A meta-analysis of prospective studies has reportedly concluded that “dietary
salt intake was directly associated with a risk of gastric cancer…, with
progressively increasing risk across consumption levels.” Lanfranco D’Elia,
et al., “Habitual Salt Intake and Risk of Gastric Cancer: A Meta-analysis of
Prospective Studies,” Clinical Nutrition, January 2012. Researchers apparently
conducted a pooled analysis using seven adult-population studies that
provided data from 10 cohorts, as well as additional analyses on “the effect of
salt-rich foods on the rate of gastric cancer.” The meta-analysis overall involved
information from dietary questionnaires completed by 268,718 participants
from four countries.

According to researchers, their findings indicated “a graded positive association between salt consumption and incidence of gastric cancer,” with “high” and “moderately high” salt intake associated with 68 percent and 41 percent “greater risk of gastric cancer, respectively, compared with ‘low’ salt consumption.” In addition, the meta-analysis purportedly revealed “a statistically significant positive association between the consumption of selected salt-rich foods”—such as processed meat—“and rate of gastric cancer.”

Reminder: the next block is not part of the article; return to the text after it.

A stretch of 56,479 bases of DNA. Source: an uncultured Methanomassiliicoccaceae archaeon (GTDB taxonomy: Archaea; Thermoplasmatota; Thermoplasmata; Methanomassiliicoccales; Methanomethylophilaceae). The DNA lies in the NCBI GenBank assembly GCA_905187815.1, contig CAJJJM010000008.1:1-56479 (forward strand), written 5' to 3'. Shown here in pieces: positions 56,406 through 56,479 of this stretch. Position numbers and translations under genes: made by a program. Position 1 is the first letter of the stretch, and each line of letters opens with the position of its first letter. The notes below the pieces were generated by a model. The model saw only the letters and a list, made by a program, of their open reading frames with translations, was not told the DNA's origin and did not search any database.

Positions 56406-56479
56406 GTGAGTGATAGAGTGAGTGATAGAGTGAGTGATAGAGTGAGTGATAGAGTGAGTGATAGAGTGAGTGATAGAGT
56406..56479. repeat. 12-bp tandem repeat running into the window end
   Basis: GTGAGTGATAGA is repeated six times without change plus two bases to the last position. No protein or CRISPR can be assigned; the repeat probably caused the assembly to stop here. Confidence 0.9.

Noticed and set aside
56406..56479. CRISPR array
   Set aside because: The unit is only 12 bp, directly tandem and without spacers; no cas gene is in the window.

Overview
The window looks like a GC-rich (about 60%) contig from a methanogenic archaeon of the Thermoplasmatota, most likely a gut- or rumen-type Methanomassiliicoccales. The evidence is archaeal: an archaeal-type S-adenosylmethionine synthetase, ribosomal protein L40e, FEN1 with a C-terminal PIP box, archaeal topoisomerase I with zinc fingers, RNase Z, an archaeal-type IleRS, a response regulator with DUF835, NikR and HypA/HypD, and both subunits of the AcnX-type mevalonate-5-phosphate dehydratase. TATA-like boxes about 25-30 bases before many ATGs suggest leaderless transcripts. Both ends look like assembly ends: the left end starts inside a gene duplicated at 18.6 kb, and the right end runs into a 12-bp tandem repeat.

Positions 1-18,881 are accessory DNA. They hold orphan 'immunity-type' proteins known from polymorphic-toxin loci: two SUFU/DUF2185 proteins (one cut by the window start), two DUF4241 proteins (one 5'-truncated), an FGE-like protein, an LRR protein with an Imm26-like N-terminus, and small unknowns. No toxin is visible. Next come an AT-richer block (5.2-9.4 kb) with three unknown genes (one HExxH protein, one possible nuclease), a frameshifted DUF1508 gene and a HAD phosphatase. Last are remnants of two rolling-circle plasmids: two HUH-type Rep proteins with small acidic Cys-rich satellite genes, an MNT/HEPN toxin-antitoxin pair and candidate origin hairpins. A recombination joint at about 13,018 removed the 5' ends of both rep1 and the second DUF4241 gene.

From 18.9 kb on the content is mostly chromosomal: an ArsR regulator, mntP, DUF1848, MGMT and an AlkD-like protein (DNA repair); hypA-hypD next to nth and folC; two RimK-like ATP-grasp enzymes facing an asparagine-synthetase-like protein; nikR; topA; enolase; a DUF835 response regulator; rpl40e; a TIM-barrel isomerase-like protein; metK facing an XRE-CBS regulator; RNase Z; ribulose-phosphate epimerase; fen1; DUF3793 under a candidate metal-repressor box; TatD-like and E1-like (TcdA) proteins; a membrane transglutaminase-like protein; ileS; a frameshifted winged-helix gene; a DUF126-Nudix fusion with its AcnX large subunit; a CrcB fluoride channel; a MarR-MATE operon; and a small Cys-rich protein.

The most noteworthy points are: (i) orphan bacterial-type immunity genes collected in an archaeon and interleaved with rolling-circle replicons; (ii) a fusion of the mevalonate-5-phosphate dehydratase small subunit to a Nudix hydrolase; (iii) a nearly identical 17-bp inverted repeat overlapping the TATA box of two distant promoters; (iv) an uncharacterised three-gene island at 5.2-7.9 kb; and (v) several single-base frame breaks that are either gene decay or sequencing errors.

Noting that these results “do not conclusively prove a causal relationship
between excessive salt intake and risk of gastric cancer,” the study authors
nevertheless highlighted decreased salt consumption “as a global priority for
a highly cost-effective prevention of the epidemic of cardiovascular disease
both in developed and developing countries.” As a result, they concluded,
“future research should focus on deeper evaluation of the mechanisms of the
observed association and of its actual strength in non oriental populations.”

About The Author

For decades, manufacturers, distributors and retailers at every link in the food chain have come to Shook, Hardy & Bacon to partner with a legal team that understands the issues they face in today's evolving food production industry. Shook attorneys work with some of the world's largest food, beverage and agribusiness companies to establish preventative measures, conduct internal audits, develop public relations strategies, and advance tort reform initiatives.